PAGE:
Superintendent's Newsletter - Feb. 18, 2021
Dear Salt Lake City School District community,
It has been a pleasure to host the three superintendent search finalists this week. They have toured our district and answered questions during different forums. With the current pandemic, most of these forums were conducted virtually. That allowed us to record them and post them to our district YouTube channel, where they are available for you to view.
The final forums for one of the finalists, Dr. Timonthy Gadson, will take place tonight. They will be streamed live on our YouTube channel. Please go to http://www.youtube.com/slcschools to view the Parent Forum tonight at 7 pm or to view the recorded forums for Dr. Wendy González and Dr. Jharrett Bryantt.
You can find a YouTube playlist specifically for the parent forums at https://www.youtube.com/playlist?list=PLqGbpVJk4XuS23zcIPWfRUOd9R5dnieo7.
After you watch the forums, please take a moment to fill out a Candidate Impression Form for each candidate. These forms are crucial to helping the Board make the best decision for our district. Candidate impression forms need to be completed no later than 11 am tomorrow, Friday, February 19.
The Board of Education will soon announce their decision on who will be the next Superintendent in Salt Lake City School District.
BLACK HISTORY MONTH
The month of February has started with great excitement as Salt Lake City School District welcomed students back into schools on February 8, 2021. As we celebrate the return of students to in-person learning, we are committed to providing Excellence and Equity: every student, every classroom, every day. We continue our effort to create welcoming and inclusive schools in which our rich diversity is celebrated. Nationally, we celebrate diversity when we honor the contributions of communities who helped shape our nation’s beautiful cultural tapestry. The month of February has been officially designated as Black History Month, during which time we honor the contributions of African Americans.
Black History Month was established in 1926 by Carter G. Woodson, founder of the Association for the Study of African American Life and History (ASALH). Initially, it was held the second week in February to coincide with the birthdays of Abraham Lincoln and Frederick Douglass, both of whom Woodson viewed as American symbols of freedom. Dr. Woodson never intended to dictate or limit the exploration of the Black experience; rather, he was asking the public to extend their study of black history. In officially recognizing Black History Month in 1976, President Gerald Ford called upon the public to “seize the opportunity to honor the too-often neglected accomplishments of Black Americans in every area of endeavor throughout our history.” Since 1976, every American president has recognized February as Black History Month.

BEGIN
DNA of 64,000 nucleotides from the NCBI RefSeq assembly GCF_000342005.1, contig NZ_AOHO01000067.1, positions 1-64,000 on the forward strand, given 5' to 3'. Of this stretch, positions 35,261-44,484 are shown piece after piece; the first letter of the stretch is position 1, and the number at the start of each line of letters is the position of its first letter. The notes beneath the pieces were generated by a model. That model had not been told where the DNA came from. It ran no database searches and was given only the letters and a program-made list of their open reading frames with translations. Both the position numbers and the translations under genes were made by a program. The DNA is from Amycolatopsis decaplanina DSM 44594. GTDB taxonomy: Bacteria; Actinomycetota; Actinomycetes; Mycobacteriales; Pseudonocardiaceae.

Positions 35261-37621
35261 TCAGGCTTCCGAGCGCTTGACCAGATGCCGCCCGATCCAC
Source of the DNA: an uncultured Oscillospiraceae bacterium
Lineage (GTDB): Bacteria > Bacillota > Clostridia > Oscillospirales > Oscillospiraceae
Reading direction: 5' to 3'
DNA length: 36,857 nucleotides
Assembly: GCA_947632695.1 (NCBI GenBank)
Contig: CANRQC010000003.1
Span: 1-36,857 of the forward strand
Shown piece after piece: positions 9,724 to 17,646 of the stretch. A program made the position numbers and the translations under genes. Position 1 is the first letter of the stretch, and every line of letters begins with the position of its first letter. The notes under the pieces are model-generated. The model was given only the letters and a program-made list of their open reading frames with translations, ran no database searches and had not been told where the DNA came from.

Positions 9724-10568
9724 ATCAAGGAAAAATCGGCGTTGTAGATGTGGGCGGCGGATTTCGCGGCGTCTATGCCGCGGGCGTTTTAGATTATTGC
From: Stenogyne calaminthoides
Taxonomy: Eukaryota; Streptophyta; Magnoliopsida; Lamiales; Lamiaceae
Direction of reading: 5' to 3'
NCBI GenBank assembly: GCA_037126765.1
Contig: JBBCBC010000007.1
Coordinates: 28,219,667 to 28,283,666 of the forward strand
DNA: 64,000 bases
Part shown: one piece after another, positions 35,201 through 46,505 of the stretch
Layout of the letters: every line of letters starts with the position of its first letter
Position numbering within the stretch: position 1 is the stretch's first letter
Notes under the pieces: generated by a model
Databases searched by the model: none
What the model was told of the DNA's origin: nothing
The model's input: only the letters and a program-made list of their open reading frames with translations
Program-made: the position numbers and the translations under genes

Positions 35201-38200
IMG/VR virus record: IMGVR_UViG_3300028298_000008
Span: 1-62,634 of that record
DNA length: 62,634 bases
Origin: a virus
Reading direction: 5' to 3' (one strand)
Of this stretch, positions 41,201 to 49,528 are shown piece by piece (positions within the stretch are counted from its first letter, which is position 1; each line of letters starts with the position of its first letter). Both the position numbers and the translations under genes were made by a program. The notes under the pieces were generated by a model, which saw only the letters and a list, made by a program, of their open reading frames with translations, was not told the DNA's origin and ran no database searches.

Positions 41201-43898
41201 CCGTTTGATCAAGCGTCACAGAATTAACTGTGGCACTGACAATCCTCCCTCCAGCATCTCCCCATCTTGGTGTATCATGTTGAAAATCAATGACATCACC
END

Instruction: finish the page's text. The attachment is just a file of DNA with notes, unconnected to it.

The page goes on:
Locally, our African American families play a central role in the increasing diversity of the Salt Lake City School District. African American students compromise 4.8% of our enrollment. Our district is lucky to be one of the most diverse districts in Utah, and our students are fortunate to have this dynamic experience. Our families represent cultures from around the world; only 44.3% of our students identify as white.
This year, the 2021 theme selected by the Association for the Study of African American Life and History for Black History Month is “The Black Family: Representation, Identity, and Diversity.” As our students read, write, and think about the contributions of our African American and Black families through the history of our country and the world, they will also have an opportunity to reflect on the events in our own country during the past year.
In Salt Lake City School District, we recognize the need to honor the contributions African Americans have made, are making, and will continue to make toward our understanding of our history, our world, and our lives. During February, and throughout the year, students will be provided with opportunities to listen to the voices, views, and perspectives of African Americans.
Salt Lake City School District supports building inclusive learning communities in all of our schools. We continue to ask ourselves how we can increase the representation of African Americans and all our diverse communities in our schools and learning. We view our diversity as a strength and our teachers are committed to honoring the contributions of our diverse communities. Throughout the month of February, we pay particular attention to celebrating African Americans and ensuring that students’ learning experiences include opportunities to understand and honor the contributions of African Americans in our community, state, and nation.
Salt Lake City School District